While studying lemurs in Madagascar, veterinary scientist Rita Riewerts began to develop a passion for humanitarian work. She saw that health care was not readily available and that poverty was rampant. Riewerts later organized a group of medical students to bring medical supplies to remote villagers in Africa. Riewerts and the students were “blown away” by the malnutrition they witnessed, the lack of clean drinking water, and the hours or even days women spent searching for firewood to cook over. Riewerts vowed to help these villagers find solar solutions to these problems.
Riewerts returned to Africa again, this time brining along a solar cooker. She traveled through several countries, teaching about solar cooking and demonstrating solar cookers at orphanages and schools. While at an orphanage in Zambia, Riewerts saw a large Villager Sun Oven®. She was “overwhelmed with the excitement of the children who proclaimed they used their oven every day.”
Riewerts returned to the United States and formed a nonprofit organization called the Sun Catchers Project (SCP). SCP will work to supply village-size solar ovens to orphanages, schools and hospitals in developing countries; to practice and promote the responsible use of solar energy through integrated cooking; and to improve the health of children and future generations by creating efficient, sustainable cooking methods.
SCP will initially work with three African organizations: Usa River Children’s Centre in Usa River, Tanzania; Friends of Mulanje Orphans in Mulanje, Malawi; and Kikunduku Schools Project in Kikunduku, Kenya.
From a May 2008 email from Rita Riewerts: On my recent trip I spent most of my time in Western Kenya near Uganda. I visited schools and orphanages to discuss whether or not they would benefit from a village solar oven, I am proposing to use the Villager made by Paul Munsen at Sun Ovens International. I had great feedback from everyone... the kids loved my demonstrations with the small cooker and the representatives of the institutions were extremely excited about the ease and lack of expense. This region has power outages every day and in most areas indefinitely. The making and use of charcoal is devastating to the environment and health of children cooking indoors and is very expensive. The orphanages can not afford to pay for the amount of charcoal needed to cook for their children. Electricity is not even an option and gas is also way too expensive.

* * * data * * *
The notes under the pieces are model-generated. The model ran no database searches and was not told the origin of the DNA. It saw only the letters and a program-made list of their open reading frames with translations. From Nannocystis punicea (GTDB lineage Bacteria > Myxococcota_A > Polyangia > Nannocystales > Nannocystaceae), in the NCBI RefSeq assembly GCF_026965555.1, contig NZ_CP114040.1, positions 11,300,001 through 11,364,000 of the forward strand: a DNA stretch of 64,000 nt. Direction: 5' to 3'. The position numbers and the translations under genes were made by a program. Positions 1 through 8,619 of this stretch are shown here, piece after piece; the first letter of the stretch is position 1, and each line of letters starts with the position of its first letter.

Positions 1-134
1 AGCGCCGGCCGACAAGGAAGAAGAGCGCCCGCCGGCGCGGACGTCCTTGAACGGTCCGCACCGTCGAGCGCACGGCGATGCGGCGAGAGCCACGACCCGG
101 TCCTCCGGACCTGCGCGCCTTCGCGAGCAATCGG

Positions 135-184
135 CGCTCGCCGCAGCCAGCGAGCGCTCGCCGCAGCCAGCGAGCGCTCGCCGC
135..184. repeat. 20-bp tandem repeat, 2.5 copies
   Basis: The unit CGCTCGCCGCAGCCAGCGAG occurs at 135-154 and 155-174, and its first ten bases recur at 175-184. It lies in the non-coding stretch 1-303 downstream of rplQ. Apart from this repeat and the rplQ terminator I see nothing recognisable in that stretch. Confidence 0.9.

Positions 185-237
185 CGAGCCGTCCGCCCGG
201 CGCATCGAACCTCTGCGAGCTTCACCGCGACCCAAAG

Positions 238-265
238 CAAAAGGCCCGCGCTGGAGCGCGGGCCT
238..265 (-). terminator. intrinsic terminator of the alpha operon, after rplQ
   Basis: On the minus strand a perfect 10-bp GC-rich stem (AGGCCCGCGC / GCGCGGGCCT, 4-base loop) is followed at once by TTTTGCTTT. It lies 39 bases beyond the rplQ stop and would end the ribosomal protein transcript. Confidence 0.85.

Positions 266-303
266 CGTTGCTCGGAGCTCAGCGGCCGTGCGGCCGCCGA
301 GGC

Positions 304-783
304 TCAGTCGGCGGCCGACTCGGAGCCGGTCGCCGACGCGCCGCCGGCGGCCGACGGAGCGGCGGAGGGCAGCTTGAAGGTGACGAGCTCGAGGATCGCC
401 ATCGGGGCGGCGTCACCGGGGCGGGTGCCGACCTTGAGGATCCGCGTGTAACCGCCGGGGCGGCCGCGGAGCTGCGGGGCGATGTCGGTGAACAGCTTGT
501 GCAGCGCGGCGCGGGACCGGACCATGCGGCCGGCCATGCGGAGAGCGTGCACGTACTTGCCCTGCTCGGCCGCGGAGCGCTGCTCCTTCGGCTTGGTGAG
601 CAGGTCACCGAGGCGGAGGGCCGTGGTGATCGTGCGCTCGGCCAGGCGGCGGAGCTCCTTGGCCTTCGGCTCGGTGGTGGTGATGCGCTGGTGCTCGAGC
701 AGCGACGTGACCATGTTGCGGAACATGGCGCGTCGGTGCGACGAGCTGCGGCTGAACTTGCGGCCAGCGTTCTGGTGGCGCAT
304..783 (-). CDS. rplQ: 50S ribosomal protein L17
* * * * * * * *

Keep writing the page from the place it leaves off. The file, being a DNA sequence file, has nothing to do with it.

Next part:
I met and spoke with James Savage and Marcel Wagner who work with the Shiplake College Expedition Society (SCES) focusing on schools in Kenya since 1994. They created the Kikunduku Schools Project (KSP) which has grown to consist of over 6,000 children. The area is extremely hostile and poor and as such ideally suited to the introduction of solar ovens. We made plans to work together to build workshops at Sagana in order to get volunteers to make and distribute solar ovens. I also am planning to supply the villager to a school in this area. On my next trip to Kenya I will meet with the local chief as well as the community and the Provincial Administration who has been very supportive and generous for letting us use land to build the proposed workshops.
Audio and videoEdit
- December 2009: To make the film Africa Revolutions Tour, six professional paddlers teamed up Rita Riewerts to bring solar ovens to orphanages, hospitals and communities across Africa. From the crocodile-infested White Nile in Uganda to big-water first descents in Madagascar, a group of friends seek adventure on African rivers. Accompanying the team is Rita Riewerts, the founder of the Sun Catchers Project, a non-profit that installs solar cooking facilities in orphanages, hospitals and communities.